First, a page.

What Is Continuous Improvement? (And How To Include It In Your Company Culture)
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Including Continuous Improvement In Your Company Culture

So why would you want to develop a culture of continuous improvement in your organization? And how can you use custom learning experiences to drive that kind of culture? In this article, we’ll talk about how continuous improvement is ultimately tied to learning—and how a great learning platform and approach can help develop and support those goals.

eBook Release: How Custom Learning Experiences Help Build A Continuous Improvement Culture
eBook Release
How Custom Learning Experiences Help Build A Continuous Improvement Culture
Discover how to support and develop a continuous improvement culture with custom learning.

How To Include Continuous Improvement In Your Company Culture

Excellence is a continuous process and not an accident.
– A.P.J. Abdul Kalam

Little And Often

Big changes can often feel scary and insurmountable to both organizations and the people within them. Enacting large change programmes takes a lot of time, potentially involves having project teams ramped up and cross-organizational comms and engagement to get everyone on board. Tackling changes a little at a time, making smaller steps towards a larger goal, often feels more appealing and eliminates some of the bureaucracy around.

Taking One From The Team

Continuous improvement cultures tend to generate engagement as standard due to their nature—they rely greatly on employees to identify opportunities for improvement. This bottom-up approach can prove particularly effective because employees are closest to the business problems you need to solve.

Empowering Your Teams

Asking employees to come up with ideas for improving the organisation might yield some great results—but more likely than not, tasking them with improving your product line or making more margin is too broad a remit. Instead, ask them to suggest changes that would positively impact processes or save them 10 minutes a day. Then, give them the power to make those changes—and to roll them out to others within the organization where relevant. If you have five people suggesting a change that saves them 10 minutes a day, and they each roll it out to 20 colleagues—suddenly, you’re saving a lot of time and employees feel heard and empowered to make positive change where they can see the impact on themselves and colleagues.

Invest Small, Reap Big

Generally, ideas that come from employees in a continuous improvement culture are fairly inexpensive. In fact, they generally involve removing steps in a process, such as meetings, duplications of effort, or outdated activities that reduce wasted time, cost, and energy. And when you calculate the value of these improvement ideas in resource cost and outcomes, they often create fairly incredible ROI.

Taking It To Scale

You can’t just make small changes and call them an improvement, you also need to measure the impact and, if it’s positive, then apply it to other problem areas. That’s why they start small, grow big nature of continuous improvement can quickly snowball into something that’s bigger than the sum of its’ parts.

Creating A Culture With Learning

L&D teams can foster a culture of continuous improvement through creating a culture of learning, enabled by technology that supports personalized learning-driven not only by the organization but also by the user.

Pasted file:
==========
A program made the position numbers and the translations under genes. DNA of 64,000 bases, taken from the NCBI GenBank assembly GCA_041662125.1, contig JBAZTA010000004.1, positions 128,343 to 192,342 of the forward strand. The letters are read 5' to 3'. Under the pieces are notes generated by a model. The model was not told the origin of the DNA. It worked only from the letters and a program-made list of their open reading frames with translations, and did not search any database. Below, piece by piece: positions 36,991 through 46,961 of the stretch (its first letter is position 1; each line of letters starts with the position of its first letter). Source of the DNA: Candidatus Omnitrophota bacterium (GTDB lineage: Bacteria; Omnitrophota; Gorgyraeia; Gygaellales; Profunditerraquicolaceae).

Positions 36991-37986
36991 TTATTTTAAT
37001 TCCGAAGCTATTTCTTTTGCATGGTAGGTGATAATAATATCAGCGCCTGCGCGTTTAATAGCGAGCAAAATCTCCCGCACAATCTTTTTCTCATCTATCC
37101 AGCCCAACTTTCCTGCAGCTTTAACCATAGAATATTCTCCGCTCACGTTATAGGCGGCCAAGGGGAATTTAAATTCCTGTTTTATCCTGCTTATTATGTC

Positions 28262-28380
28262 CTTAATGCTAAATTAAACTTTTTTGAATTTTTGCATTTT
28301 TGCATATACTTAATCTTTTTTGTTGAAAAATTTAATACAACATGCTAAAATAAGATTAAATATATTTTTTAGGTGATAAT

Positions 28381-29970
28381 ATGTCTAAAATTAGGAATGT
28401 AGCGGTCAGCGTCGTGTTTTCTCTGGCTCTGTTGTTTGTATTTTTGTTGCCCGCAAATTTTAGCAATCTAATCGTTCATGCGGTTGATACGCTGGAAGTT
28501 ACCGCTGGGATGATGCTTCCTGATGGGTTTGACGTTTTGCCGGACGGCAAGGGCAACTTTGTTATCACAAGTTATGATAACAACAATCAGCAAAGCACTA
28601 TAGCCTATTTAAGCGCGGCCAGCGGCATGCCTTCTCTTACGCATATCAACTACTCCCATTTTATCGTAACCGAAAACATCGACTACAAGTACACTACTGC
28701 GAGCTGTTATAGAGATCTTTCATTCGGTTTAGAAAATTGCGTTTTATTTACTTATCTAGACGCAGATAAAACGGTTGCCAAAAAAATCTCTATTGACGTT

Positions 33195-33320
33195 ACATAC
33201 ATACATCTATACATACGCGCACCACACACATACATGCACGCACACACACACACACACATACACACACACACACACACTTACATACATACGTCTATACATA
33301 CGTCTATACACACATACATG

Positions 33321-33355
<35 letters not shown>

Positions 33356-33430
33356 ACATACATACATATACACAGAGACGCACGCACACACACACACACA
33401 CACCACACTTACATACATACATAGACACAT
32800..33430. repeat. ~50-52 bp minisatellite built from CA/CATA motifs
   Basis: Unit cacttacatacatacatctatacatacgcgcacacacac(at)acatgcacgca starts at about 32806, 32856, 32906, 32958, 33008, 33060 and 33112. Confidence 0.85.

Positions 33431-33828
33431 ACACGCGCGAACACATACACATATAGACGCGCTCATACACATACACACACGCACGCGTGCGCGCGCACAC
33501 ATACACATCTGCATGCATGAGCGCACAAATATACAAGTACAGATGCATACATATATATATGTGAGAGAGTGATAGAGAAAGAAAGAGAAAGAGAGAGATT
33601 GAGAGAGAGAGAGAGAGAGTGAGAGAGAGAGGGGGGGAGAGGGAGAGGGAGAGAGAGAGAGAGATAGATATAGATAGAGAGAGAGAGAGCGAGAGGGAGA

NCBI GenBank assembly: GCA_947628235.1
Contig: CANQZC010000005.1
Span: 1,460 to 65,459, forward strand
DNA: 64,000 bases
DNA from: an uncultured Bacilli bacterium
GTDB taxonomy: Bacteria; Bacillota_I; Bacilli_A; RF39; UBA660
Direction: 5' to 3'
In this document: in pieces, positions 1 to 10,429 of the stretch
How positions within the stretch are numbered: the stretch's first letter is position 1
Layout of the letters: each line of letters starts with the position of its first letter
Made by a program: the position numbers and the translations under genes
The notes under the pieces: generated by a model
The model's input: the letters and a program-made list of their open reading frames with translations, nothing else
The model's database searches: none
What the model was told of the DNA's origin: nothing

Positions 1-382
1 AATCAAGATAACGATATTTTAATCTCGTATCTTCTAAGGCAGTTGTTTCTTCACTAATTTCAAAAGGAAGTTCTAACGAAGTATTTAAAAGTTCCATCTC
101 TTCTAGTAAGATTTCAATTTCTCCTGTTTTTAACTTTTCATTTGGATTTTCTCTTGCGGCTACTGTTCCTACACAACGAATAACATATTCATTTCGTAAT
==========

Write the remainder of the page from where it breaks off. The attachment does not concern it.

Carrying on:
Why Is Continuous Improvement Important?

Continuous improvement gives organizations a framework in which to work towards reaching the next level of excellence, and helps your organizations’ employees feel more connected, valued, and engaged in the process. What’s not to love?

Perfection is not attainable. But if we chase perfection, we can catch excellence.

​–​ Vince Lombardi

It Boosts Employee Engagement

The whole idea behind continuous improvement is engaging individuals in creating improvements that identify customer needs, current problems and finding solutions that minimize wasted effort and frustration—not just for the customer, but for the individuals within the organization too.

Continuous improvement gives organizations a framework for reaching the next level of excellence, and challenges employees to go beyond existing competencies and try something new. That challenge and investment in an employees’ skills and knowledge ultimately create engagement.

It Reduces Turnover Rates

Continuous improvement is designed to empower employees to address problems that cause them frustration, which increases engagement. And we know that more engaged employees are more likely to stay with an organization, meaning you can retain talent and reduce cost in recruiting and training new teams.

It Creates A Proactive Learning Culture

If you continue to work and learn in the same way as you did five years ago, you’d quickly fall behind competitors. The marketplace itself is continually shifting, and so is the way we use technology, engage with the workplace and our organizations themselves. Just look at the impact of COVID-19 on the way the modern workplace functions to see that shifts both big and small are continually occurring. A continuous improvement culture challenges employees and leaders to move out of their comfort zones and continually seek new and more effective ways of doing their jobs—which drives a need for continuous learning. And so the circle continues!

The idea behind continuous improvement sits at the heart of almost every business improvement model. Download the eBook How Custom Learning Experiences Help Build A Continuous Improvement Culture and get to discover how a great approach and custom learning experiences can help develop and support those goals.

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